Miami, May 26, 2012. A man named Rudy Eugene chewed on the face of a homeless man named Ronald Poppo in an apparent “zombie-like” attack. After a warning from authorities, he continued chewing on Poppo’s face, forcing the authorities to open fire at him. Eugene died on the spot, while Poppo survived and returned to normal after a year-long hospitalization. Investigators thought a new type of designer drugs called “bath salts” caused the zombie-like attack, but toxicology reports found out otherwise. There is something to be feared in bath salts – as recent strings of crimes are tied to the perpetrators’ used of the drug.
Is IGF-1 a Bath Salt?
Now we turn our attention to another substance called IGF-1. IGF-1 stands for insulin-like growth factor 1, a hormone that facilitates bone and muscle growth, turning children into adults. IGF-1 is commonly given to patients experiencing conditions related to growth hormone deficiency such as dwarfism, but it can also be used as a non-steroidal muscle grower in the form of deer antler spray.
Bath salts, meanwhile, are processed from methylenedioxypyrovalerone, methylone or mephedrone. These substances are normally legal and cannot be detected by dogs and drug screenings, thus satisfying the desires of some people who want a “legal high” similar to amphetamines. Bath salts earn their name from their packaging that states “not for human consumption” in order to skirt around anti-drug regulations. We can therefore conclude that IGF-1 is not a bath salt due to the two substances’ widely different natures.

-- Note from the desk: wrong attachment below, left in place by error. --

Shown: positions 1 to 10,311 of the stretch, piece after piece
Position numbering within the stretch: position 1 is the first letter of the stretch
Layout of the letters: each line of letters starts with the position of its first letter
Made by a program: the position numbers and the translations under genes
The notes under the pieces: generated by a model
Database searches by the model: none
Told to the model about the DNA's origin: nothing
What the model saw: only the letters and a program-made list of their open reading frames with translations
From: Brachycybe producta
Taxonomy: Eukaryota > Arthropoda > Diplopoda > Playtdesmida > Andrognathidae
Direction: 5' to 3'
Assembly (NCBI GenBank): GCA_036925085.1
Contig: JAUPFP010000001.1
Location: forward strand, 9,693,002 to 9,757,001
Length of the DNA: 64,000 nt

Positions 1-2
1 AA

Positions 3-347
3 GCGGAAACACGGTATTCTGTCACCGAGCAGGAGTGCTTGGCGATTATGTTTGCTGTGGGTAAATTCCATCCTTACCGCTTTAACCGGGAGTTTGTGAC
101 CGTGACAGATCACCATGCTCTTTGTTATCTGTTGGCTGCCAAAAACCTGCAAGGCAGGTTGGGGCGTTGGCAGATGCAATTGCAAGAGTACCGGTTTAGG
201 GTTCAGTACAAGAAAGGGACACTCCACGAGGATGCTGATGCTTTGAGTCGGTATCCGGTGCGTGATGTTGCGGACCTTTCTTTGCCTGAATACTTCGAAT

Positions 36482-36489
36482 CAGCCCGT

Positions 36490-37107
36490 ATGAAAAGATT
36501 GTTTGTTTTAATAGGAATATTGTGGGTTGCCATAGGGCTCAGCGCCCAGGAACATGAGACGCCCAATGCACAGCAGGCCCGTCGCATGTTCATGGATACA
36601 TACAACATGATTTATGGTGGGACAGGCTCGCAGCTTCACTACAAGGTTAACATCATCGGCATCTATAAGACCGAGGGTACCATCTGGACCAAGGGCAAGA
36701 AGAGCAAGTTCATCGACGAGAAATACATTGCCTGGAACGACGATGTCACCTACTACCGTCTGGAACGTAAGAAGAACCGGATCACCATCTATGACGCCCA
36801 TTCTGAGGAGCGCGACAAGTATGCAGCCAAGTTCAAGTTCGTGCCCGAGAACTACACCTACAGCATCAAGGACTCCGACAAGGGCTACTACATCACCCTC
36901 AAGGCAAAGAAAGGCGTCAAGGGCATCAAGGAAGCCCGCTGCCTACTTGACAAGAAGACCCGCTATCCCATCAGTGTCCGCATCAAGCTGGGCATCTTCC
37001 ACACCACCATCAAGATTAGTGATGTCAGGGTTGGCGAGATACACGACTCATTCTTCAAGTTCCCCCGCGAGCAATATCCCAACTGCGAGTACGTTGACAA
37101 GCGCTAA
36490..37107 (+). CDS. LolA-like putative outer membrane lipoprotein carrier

Know the Implications
If you want to buy IGF-1 , know first the implications of using one. Major sports leagues like the NCAA ban the substance at the behest of the World Anti-Doping Authority. However, deer antler spray actually contains small amounts of IGF-1, and is therefore not prohibited by WADA. So if you are just an ordinary individual looking for a way to build muscles, you may opt for deer antler spray. But if you are a professional athlete, do not take chances despite WADA’s relaxed stance on the spray.